The official language thread

Here is the right place to discuss and ask questions about different and especially the English language.

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What about a wonderful grey background for the category? :grimacing:

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*beep*. Yes, sorry. I don’t wanted this thread to be in “General”… Fixed.

/edit: @tasse-tee: This thread went faster off-topic as I thought. :wink:



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Ok, Ok, I’ll start with a very simple question: When do I have to use “than” and when do I have to use “as” (and what’s the difference between them)? That’s a problem a lot of Germans seems to have. :slight_smile:

If you mean when you’re making comparisons, ‘than’ is generally used for unbalance where ‘as’ tends to liken things:

Delores is taller than Doug.
Ransome is as silly as Sexy Ryker.

Is that what you meant? Can you give an example of a sentence where you wouldn’t be sure which one to use?

(I answered that one quickly because I’m hiding in the bog!)


Sorry for the delay. :slight_smile:

Yes, this is what I mean. So I can write:

Thimbleweed Park is better than Maniac Mansion (= I like TWP more)
Thimbleweed Park is good as Maniac Mansion (= TWP is equal to MM)

Wrong English would be: “Thimbleweed Park is better as Maniac Mansion”? And my own sentence above: “This thread went faster off-topic as I thought.”?

/edit: The double “as” is every time necessary?

Thimbleweed Park is as good as Maniac Mansion
Thimbleweed Park is good as Maniac Mansion

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Yep :slightly_smiling_face:

Thimbleweed Park is AS good as Maniac Mansion.

Correct :slightly_smiling_face: and you’d say it ‘went off-topic faster’ (rather than ‘went faster off-topic’).

Yes. Only the first one is correct.


German grammar mix-up… :wink: (We say “schneller off-topic” = “faster off-topic”.)

Yeah, I reckon word order is pretty much the most common cause of confusion across different languages :slightly_smiling_face:

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Blog post! :wink:


Additional question: Which sentence is correct?

This is bigger than I thought.
This is bigger as I thought.

I have found both versions. The “than” variant is the correct idiom, the second sentence is wrong? (A single “as” is only allowed at the beginning of a sentence/clause?)

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Only the first one is correct.

Unless you’re using ‘as’ in its conjunctive form (in place of ‘like’): ‘This is bigger, like I thought’ (you’d need a comma there though). But we’ve been talking about the adverb form (using ‘as’ for comparison) so that’s probably not what you meant. ‘As’ has lots of different uses.

Blimey this is difficult to explain! Thanks for the challenge :wink: And sorry if I’m confusing you.


No, no, thank you very much! As :wink: I wrote: A lot of Germans have problems with the correct use of “than” and “as”.

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It’s more correct:

  1. I remember as if it was yesterday
  2. I remember as if it were yesterday

I think the first one, but my teacher once told me that if the meaning on the sentence is something really impossible, I can use “were” instead of “was”.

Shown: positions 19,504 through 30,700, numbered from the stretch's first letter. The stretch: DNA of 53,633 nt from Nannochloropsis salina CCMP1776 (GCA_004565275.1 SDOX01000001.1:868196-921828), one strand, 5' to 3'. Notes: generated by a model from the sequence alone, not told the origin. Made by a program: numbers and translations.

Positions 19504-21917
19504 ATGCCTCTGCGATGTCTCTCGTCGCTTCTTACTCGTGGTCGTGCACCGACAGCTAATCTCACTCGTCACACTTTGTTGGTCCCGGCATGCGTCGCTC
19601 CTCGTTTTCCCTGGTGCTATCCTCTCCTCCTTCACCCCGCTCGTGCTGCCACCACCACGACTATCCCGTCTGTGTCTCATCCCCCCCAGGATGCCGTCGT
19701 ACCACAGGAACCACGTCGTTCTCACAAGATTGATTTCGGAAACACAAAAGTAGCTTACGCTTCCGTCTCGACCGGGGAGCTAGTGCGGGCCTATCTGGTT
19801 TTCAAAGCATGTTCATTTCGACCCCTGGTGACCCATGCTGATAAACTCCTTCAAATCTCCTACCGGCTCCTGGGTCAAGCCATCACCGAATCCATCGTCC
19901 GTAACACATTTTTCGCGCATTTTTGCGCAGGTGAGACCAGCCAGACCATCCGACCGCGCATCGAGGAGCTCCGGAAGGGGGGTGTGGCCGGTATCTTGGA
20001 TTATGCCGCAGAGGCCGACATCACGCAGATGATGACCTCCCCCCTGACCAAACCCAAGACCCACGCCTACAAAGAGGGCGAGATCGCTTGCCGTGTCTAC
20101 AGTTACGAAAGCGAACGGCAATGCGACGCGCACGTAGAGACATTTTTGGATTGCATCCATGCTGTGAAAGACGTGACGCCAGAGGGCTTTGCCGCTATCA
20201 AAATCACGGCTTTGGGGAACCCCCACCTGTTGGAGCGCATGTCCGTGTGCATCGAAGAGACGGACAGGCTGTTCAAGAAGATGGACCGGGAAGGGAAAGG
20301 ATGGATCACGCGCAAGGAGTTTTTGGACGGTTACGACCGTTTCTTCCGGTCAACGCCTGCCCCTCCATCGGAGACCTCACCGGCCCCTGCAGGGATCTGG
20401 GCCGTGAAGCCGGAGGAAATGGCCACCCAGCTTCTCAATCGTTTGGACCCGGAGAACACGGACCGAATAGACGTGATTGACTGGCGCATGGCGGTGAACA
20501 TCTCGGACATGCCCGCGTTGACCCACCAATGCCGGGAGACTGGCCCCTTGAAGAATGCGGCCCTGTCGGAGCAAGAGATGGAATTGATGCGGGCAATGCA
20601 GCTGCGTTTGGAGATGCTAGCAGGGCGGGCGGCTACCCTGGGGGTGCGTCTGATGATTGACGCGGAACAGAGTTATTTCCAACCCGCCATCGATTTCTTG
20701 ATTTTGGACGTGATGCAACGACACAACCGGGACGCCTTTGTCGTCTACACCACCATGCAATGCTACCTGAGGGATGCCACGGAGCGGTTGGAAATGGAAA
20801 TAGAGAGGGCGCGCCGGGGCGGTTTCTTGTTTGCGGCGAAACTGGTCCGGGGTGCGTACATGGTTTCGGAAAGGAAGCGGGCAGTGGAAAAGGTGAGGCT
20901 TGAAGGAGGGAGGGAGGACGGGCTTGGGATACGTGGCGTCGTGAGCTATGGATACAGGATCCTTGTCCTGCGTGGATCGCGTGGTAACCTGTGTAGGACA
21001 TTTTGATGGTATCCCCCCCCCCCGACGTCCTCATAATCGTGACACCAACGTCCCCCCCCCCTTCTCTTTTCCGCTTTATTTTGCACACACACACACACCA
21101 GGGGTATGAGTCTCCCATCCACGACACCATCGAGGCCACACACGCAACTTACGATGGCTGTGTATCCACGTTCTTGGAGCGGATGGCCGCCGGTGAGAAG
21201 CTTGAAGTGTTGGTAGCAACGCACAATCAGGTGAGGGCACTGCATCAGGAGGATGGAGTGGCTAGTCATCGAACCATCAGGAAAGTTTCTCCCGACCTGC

Where is the truth?

I think your teacher was right. In that sentence the meaning is more hypothetical (‘as if’), so you’d use ‘were’ in the conditional sense (which is used for more abstract thoughts than actual true statements).

You could technically say either though.

That’s in another thread :wink:


Answering on another topic to be more in topic :stuck_out_tongue:

When drunk, my foreign language skills are way better. Well, if the drunkness level isn’t too high, of course. I never tried with French (when I had chances of speaking French I was usually in high school and - while teenage me had no problems in drinking - it was difficult to get drunk with my French professor around) but both English and German skyrocket, or so I’ve been told.

Why is it so? Is there some kind of inibition that makes alcohol help when speaking a second language?


Well get you :stuck_out_tongue:

I don’t know, it’s odd. I wonder if somehow lacking in inhibition makes us able to access those parts of our brain.

I play pool much better too (at the right level of drunkeness). I always put that down to not being as stiff or pressured but maybe it works in the same way. Maybe it just comes more naturally.

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You don’t start to think how a sentence is constructed. :slight_smile:

You can see the same phenomenon in quiz shows: If the candidate starts to think about the answer, he’ll chose in a lot of cases the wrong answer - overruling his own first thought/gut instinct.

In the moment you start to think if a word is correct or which grammar rule applies, you tend to write or speak it wrong. You start to get unsure and that produces errors. If you drink, you don’t think; you are not unsure anymore.

But there is another point:

Are you sure that you speak a language better when you are drunk? Would the others around you think the same? Or were they also drunk and/or made the alcohol you just think you are better in that language? :slight_smile:


That reminds me of that bit, I believe it was by Josef Hader, who said a concert pianist is like the millipede who couldn´t walk if he thought about putting each feet in front of another seperatly.

So he tells this story about sitting first row in a concert where the pianist plays a very complicated very fast piece and he shouts to him from the front row:
“Woah, how you ever do that?”
And the pianist draws his hands away from the piano going: “Guawwwghhg!!!”